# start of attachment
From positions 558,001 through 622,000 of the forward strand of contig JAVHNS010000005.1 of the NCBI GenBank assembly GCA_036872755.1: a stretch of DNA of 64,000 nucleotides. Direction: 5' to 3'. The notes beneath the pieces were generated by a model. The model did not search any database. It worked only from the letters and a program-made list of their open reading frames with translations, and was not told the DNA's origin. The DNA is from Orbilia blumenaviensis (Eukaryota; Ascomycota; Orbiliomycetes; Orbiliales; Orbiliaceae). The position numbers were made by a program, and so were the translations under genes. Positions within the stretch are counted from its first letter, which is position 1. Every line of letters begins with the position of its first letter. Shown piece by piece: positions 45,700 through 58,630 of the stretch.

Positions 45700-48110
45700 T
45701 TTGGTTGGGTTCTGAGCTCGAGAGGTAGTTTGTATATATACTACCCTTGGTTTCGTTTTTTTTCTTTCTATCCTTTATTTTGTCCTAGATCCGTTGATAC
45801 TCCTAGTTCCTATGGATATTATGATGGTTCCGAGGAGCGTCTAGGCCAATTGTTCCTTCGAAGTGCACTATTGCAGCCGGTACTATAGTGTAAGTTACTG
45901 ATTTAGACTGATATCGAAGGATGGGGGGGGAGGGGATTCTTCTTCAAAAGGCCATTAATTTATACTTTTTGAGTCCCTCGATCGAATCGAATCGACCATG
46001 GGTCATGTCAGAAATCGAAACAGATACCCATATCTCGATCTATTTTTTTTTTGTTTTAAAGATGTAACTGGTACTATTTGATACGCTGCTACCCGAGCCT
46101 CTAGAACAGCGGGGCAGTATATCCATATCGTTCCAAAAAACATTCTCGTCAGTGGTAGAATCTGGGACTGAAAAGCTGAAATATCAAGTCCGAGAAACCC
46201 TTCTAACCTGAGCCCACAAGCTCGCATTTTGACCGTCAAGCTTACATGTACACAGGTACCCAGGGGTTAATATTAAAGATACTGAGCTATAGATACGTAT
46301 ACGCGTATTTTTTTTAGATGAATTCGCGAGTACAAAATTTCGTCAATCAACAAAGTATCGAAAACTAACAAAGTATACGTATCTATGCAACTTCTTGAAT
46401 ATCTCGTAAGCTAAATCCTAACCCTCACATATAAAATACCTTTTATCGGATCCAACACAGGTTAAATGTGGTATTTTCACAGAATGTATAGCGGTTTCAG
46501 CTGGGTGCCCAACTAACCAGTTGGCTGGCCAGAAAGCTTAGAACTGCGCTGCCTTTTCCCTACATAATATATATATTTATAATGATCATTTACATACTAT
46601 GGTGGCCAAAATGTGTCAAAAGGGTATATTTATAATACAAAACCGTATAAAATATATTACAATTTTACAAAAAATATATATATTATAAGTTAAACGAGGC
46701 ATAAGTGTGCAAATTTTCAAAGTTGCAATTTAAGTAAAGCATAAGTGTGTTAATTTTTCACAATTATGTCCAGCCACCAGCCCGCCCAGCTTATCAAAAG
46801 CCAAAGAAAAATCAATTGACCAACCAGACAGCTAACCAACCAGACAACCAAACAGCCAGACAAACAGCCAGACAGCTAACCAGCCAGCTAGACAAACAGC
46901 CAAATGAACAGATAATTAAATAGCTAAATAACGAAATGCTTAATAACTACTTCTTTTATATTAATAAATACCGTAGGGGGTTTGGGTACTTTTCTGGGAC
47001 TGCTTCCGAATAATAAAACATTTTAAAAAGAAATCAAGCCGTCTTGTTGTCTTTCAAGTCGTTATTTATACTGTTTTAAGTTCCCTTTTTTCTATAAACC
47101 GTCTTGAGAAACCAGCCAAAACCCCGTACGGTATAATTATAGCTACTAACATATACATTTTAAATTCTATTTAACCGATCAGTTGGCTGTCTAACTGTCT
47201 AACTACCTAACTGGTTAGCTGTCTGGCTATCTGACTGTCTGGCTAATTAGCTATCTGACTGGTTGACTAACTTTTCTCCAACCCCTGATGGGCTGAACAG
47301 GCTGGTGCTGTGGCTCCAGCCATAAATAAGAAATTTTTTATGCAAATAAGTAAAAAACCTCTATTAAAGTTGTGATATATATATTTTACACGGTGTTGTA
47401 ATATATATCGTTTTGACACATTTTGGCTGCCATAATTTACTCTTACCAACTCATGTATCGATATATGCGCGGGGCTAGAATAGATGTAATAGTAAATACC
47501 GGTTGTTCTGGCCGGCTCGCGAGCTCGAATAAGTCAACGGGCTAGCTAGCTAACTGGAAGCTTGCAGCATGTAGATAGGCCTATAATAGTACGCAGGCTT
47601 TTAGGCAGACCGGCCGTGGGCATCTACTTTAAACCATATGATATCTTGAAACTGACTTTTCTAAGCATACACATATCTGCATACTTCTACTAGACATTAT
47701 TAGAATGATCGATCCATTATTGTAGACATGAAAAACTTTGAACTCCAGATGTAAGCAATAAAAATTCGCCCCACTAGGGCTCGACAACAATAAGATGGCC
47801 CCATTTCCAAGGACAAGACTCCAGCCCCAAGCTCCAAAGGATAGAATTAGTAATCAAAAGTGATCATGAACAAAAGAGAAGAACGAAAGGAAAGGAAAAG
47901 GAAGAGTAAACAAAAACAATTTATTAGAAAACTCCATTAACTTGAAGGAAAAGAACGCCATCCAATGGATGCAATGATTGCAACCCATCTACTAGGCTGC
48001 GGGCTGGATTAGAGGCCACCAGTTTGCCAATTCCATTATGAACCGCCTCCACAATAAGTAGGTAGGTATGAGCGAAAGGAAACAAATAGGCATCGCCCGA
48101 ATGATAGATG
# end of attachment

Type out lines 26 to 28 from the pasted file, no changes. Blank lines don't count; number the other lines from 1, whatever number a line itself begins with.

47901 GAAGAGTAAACAAAAACAATTTATTAGAAAACTCCATTAACTTGAAGGAAAAGAACGCCATCCAATGGATGCAATGATTGCAACCCATCTACTAGGCTGC
48001 GGGCTGGATTAGAGGCCACCAGTTTGCCAATTCCATTATGAACCGCCTCCACAATAAGTAGGTAGGTATGAGCGAAAGGAAACAAATAGGCATCGCCCGA
48101 ATGATAGATG